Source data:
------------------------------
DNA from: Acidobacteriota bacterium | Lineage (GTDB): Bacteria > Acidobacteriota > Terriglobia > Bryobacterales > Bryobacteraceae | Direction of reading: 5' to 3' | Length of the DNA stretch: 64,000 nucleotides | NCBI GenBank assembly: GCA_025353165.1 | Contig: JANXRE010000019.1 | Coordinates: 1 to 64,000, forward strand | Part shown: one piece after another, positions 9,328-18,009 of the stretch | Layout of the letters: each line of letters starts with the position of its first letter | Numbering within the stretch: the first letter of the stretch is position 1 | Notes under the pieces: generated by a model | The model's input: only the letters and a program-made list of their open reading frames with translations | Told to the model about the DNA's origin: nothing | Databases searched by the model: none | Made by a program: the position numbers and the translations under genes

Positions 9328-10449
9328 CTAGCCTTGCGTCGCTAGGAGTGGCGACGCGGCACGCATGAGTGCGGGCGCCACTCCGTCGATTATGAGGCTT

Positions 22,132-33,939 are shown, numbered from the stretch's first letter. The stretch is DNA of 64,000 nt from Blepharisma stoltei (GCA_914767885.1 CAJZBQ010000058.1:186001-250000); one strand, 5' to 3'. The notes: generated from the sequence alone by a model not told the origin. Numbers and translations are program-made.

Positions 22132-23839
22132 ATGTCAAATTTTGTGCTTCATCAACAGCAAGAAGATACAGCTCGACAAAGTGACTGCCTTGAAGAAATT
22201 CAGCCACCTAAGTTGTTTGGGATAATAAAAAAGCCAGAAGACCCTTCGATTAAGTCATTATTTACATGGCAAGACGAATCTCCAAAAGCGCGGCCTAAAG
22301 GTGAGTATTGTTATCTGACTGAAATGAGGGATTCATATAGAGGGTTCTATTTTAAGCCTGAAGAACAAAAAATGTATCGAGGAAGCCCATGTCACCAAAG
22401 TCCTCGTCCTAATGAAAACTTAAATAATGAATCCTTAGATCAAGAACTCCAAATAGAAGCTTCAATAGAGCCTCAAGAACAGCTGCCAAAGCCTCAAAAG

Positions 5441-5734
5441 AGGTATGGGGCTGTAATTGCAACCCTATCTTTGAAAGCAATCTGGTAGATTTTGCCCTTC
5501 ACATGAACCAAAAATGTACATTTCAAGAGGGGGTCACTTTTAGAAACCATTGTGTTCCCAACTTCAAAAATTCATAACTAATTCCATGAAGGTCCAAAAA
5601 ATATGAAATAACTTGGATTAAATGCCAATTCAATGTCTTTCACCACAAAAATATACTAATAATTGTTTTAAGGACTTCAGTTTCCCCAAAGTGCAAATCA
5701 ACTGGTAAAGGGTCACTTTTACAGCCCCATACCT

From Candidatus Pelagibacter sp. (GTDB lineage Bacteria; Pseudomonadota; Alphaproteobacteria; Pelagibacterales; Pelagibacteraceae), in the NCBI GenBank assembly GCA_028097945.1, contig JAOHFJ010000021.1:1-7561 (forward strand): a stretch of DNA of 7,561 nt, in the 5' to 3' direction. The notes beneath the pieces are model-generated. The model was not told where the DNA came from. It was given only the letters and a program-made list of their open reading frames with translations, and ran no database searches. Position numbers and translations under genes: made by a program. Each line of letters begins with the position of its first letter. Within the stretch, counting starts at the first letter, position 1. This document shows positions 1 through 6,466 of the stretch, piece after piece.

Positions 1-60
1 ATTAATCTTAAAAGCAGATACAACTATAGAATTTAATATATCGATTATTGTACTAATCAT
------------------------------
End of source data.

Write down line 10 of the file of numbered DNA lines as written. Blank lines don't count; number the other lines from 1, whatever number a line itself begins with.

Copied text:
Positions 5441-5734